A TEENAGE far-right extremist who plotted to blow up a police station in an attempt to start a ‘race war’ posted a number of disturbing messages online in the months leading up to his foiled terror attack.

Luke Skelton intended to target police stations in the region after looking up the ingredients required to make an explosive, Teesside Crown Court heard.

The autistic teenager travelled to Newcastle from his Washington home to photograph one of the city’s police stations as well as creating his own ‘political manifesto’ supporting white supremacist theories.

Jurors heard how he took to online social media networks to share his race hate and downloaded videos of other terrorist attacks including one of Anders Breivik, a far-right terrorist who murdered 77 people in Norway in 2011.

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Skelton also created a ‘final note’ explaining the reasoning behind his plan to incite a race war by launching terrorist attacks after talking of his admiration for Adolf Hitler and British Fascist Oswald Mosely.

The Northern Echo: Forth Banks Police Station. Picture: GOOGLEForth Banks Police Station. Picture: GOOGLE

Nicholas De La Poer QC, prosecuting, outlined the case against the 18-year-old who was arrested for a second time in September last year after he carried out the ‘hostile reconnaissance' of Forth Bank police station.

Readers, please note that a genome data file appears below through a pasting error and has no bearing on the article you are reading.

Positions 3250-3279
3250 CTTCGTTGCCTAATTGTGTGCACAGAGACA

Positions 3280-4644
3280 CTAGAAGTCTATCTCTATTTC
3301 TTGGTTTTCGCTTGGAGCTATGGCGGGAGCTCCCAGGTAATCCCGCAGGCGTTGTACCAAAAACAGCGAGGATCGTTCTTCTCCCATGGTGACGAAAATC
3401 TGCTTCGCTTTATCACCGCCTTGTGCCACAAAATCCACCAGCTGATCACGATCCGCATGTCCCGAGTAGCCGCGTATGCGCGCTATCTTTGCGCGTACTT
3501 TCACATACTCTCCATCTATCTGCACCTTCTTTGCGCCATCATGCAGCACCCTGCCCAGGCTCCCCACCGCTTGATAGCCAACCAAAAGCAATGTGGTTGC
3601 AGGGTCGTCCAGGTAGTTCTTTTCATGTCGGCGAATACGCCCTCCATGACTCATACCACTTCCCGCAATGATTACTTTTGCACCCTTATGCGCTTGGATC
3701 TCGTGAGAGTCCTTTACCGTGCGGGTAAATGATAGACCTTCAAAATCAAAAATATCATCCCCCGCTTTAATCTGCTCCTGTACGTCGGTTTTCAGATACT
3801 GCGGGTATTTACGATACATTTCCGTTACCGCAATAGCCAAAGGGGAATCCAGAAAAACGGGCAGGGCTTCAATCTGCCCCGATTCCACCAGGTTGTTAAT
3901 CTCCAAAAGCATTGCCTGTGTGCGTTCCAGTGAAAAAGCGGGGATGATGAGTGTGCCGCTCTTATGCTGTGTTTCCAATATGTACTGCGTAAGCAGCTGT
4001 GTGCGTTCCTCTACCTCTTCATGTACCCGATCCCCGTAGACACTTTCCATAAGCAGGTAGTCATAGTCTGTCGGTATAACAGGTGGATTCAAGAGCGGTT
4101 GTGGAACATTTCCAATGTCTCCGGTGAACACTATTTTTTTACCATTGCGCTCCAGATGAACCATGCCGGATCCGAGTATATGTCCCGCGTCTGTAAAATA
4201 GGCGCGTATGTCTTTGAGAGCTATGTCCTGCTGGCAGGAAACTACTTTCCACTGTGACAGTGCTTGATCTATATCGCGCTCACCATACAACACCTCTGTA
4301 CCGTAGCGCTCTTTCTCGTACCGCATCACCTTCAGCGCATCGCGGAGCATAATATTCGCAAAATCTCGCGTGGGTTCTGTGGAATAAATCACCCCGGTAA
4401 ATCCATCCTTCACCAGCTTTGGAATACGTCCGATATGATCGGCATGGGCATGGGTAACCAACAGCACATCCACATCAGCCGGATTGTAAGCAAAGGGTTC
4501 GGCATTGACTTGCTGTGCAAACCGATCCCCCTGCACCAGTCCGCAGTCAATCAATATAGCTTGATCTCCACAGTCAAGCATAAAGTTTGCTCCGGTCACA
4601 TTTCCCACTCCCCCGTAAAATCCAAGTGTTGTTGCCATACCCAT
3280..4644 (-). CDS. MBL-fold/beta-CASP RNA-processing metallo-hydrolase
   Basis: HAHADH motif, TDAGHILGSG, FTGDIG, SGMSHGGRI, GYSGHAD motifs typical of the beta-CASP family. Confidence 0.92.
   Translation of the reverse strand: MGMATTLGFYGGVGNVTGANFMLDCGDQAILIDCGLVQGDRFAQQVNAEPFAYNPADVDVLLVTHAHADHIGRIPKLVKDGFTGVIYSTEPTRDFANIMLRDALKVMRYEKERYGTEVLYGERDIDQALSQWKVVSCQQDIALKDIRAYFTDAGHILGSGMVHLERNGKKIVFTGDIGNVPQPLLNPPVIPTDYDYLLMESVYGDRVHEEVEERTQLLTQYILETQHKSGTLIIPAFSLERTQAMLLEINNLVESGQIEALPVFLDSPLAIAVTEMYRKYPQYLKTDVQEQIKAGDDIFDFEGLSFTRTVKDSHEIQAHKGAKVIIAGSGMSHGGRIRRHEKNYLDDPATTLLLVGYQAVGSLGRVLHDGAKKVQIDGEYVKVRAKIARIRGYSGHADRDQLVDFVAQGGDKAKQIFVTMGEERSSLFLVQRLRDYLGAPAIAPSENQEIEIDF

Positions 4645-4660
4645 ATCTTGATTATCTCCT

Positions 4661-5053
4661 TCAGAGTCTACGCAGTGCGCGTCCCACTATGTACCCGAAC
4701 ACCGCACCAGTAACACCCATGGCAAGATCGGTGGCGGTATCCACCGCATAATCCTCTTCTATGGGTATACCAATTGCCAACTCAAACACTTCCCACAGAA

He said: “His plan was to commit terrorist acts. He wasn’t in Newcastle that day to commit those terrorist acts. He hadn’t got to that point by then."

The barrister told jurors how Skelton dreamed of returning the country back to the 1900s when it was at its peak of Imperialism and ethnic diversity was very limited and shared his vision with people on social media.

On his Discord account, Skelton posted: “Back then we called them what they are which is backward and savage I don’t care, f*** them. They are a disgusting race of barbarians which we let in, they don’t fear us for this exact b*****t your (sic) pulling up.

“We should have every right to despise them and want the subhumans gone if the vast majority were good people there (sic) countries wouldn’t be backward barbarian s**tholes.”

Jurors heard how concerns were raised about Skelton's behaviour when disturbing images were found in one of his workbooks and he was referred to government agency Prevent in an attempt to address his far-right radicalisation.

He was arrested for the first time in June last year and when he was told he would be facing no further action, he wrote on Discord - “I feel like a disgusting parasite for not doing something earlier and to become the great man of history this is what I must do just as I planned. The way to make up for me failing to do this.”

Mr De La Poer said the following day he posted under the Adolf Hitler user name, he wrote - “also right now am feeling very angry, useless and miserable than ever before the fact is the police are coming over in 40 minutes and it looks like the case maybe dropped but that terrifies me far more than a life sentence could do … because if they drop the case it means I have become a coward am angry at myself because I never did anything before the arrest”.

Skelton, of Oxclose, Washington, denies a charge of preparing to commit acts of terrorism.

The trial, which is expected to last two weeks, continues.

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